Best Mattresses for Side Sleepers: Which Is Right for You?
Nov 08, 2023
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I’d never really thought much about my preferred sleep position, or how it should help guide my choice in mattresses until I got older and started to experience a variety of aches and pains—including my neck, lower back, and shoulders (usually alternating and not necessarily at the same time). I was aware of the benefits of an ergonomic chair and the need to prevent my spine from remaining in a twisted or misaligned position for an extended period of time while awake, but I hadn’t really paid any attention to what was happening while asleep.
Like many people, I’m predominantly a side sleeper. After some initial research I discovered that my mattress was likely too firm, putting pressure on my shoulders and hips and not allowing my spine to rest in a neutral, straight position. In other words, instead of waking rested and rejuvenated, I was only making my aches and pains worse.
If you’re experiencing similar problems and are in the market for a new mattress to help combat them, this guide is for you. Below are some of our picks for the best mattresses for back pain, neck pain, shoulder pain, or all three.
The Premier Rest from DreamCloud offers an impressive balance of contouring and support. Quilted with polyfoam, the cashmere blend top cover shapes around your body while the inner pocketed coils prevent you from sinking too far into the depths of this thick mattress. There’s also a memory foam layer with a cooling gel, though very hot sleepers may still find it too warm.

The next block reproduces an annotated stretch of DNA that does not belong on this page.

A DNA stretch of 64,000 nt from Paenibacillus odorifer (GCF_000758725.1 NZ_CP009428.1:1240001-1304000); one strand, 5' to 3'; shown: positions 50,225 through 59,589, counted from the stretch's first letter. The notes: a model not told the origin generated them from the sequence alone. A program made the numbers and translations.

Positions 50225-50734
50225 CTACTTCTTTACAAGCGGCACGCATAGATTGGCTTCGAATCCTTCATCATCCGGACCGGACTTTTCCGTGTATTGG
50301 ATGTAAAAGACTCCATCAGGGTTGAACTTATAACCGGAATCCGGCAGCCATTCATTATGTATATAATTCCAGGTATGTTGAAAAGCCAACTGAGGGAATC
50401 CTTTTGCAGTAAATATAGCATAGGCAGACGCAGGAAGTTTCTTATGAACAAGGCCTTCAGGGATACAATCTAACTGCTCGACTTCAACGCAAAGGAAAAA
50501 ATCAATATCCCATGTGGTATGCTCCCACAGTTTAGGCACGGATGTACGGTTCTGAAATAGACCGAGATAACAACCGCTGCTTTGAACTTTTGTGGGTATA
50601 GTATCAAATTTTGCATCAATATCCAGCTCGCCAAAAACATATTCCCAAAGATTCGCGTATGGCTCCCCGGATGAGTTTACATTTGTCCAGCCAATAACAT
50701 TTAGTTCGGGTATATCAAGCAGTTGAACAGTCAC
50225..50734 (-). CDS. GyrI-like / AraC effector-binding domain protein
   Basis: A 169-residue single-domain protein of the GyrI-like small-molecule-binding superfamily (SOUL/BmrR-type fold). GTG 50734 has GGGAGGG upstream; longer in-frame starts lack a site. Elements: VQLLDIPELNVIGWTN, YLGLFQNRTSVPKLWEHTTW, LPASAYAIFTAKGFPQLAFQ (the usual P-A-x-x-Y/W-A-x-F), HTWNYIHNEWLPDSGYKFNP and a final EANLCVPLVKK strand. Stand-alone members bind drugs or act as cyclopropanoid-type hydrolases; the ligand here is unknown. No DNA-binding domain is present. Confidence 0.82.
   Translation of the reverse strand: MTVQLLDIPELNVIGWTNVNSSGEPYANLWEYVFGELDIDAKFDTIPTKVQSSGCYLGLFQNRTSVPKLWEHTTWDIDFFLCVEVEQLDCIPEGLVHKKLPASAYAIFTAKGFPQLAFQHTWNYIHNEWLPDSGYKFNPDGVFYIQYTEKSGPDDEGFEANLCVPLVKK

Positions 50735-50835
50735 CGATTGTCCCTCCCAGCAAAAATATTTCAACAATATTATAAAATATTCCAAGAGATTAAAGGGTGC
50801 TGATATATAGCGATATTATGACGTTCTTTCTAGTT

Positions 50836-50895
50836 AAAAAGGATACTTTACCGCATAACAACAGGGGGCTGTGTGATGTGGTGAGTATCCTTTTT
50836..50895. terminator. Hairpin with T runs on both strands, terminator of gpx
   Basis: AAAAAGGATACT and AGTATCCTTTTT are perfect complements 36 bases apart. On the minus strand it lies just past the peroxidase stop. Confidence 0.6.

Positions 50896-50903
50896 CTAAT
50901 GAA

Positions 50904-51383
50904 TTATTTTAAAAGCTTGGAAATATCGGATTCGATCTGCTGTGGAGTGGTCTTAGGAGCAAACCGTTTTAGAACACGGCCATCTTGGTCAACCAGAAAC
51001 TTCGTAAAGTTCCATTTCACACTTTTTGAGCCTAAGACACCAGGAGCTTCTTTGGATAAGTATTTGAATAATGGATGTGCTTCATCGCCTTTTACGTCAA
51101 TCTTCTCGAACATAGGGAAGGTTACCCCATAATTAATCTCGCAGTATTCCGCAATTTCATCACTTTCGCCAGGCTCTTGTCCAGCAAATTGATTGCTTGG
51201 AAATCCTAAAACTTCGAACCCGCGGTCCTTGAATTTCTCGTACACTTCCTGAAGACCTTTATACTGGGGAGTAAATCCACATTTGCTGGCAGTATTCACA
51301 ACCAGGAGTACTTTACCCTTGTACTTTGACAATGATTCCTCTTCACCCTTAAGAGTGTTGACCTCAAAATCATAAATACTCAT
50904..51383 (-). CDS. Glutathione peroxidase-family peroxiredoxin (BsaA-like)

The Winkbed is a mattress that comes in four different firmness options. The luxury firm is the company’s most popular model and works especially well for those who suffer from lower back pain, due to the strategically arranged support zones of the individually wrapped coils. This means the mattress provides pushback support where needed while allowing you to sink down in other spots. Plus, the pressure-relieving quilted pillow top helps to ease muscle tension.
For side sleepers, the plush version of the Aurora Luxe is a great choice, especially if you like the feeling of sinking into a soft, soothing hug. This mattress is constructed with multiple foam layers infused with cooling and contouring properties, plus individually wrapped coils, positioned for support in the shoulder and hip areas. The Aurora Luxe arrives tightly rolled inside a box, making it easier to transport up stairs.
With a thick memory foam layer, the Nectar Mattress is another one for people who like to sleep in a bed, as opposed to on a bed. The gel-infused top foam layer adapts to the individual, meaning it relieves the pressure caused by some other mattresses (the whole idea behind memory foam). There’s also a polyfoam base layer that supports the center and helps to mitigate annoying sagging. One of the most appealing things about the Nectar is the price point: It’s a quality, supportive mattress for those on a budget.
Foam mattresses tend to be warmer than hybrid or coiled mattresses, but this one comes with a stretch knit cover equipped with phase material that helps to regulate body temperature by dissipating heat. The upper memory foam layer contours to your body as you sleep, providing support. It's not as soft as the Nectar option here, so you won’t get as intense of a ‘sink into a soft hug’ experience (which may not be something you want anyway because, honestly, not everyone does). This is also a great choice for couples, as it has excellent motion isolation.